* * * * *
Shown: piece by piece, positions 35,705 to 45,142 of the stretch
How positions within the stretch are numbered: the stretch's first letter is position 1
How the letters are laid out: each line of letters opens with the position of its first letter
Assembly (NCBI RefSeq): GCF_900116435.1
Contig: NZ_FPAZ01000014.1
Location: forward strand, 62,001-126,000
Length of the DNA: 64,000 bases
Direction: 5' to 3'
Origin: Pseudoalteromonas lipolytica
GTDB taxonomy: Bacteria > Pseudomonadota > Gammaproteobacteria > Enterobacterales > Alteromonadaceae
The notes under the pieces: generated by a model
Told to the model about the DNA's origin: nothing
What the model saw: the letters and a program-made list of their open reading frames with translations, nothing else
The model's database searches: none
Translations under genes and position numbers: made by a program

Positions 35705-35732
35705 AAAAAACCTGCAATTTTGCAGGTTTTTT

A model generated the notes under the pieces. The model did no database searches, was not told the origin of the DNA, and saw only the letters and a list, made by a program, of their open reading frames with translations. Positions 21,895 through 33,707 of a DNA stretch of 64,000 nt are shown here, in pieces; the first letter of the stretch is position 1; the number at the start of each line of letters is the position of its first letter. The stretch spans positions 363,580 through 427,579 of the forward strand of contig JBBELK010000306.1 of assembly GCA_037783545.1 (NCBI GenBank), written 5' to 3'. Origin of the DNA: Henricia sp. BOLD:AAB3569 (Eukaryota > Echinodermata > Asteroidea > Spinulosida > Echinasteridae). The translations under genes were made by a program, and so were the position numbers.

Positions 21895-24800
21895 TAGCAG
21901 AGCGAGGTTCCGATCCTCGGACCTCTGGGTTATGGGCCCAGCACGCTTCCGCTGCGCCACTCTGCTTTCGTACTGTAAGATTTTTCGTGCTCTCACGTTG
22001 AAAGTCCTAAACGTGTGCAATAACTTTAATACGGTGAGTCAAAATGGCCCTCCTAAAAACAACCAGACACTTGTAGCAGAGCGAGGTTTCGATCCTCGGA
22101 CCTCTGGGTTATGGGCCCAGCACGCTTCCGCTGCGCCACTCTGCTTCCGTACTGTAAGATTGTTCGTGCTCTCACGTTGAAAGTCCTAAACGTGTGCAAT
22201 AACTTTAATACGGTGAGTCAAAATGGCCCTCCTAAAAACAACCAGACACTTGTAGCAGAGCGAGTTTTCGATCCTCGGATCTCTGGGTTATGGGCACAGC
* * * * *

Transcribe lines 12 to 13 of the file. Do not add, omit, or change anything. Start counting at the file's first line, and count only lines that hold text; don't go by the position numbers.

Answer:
Told to the model about the DNA's origin: nothing
What the model saw: the letters and a program-made list of their open reading frames with translations, nothing else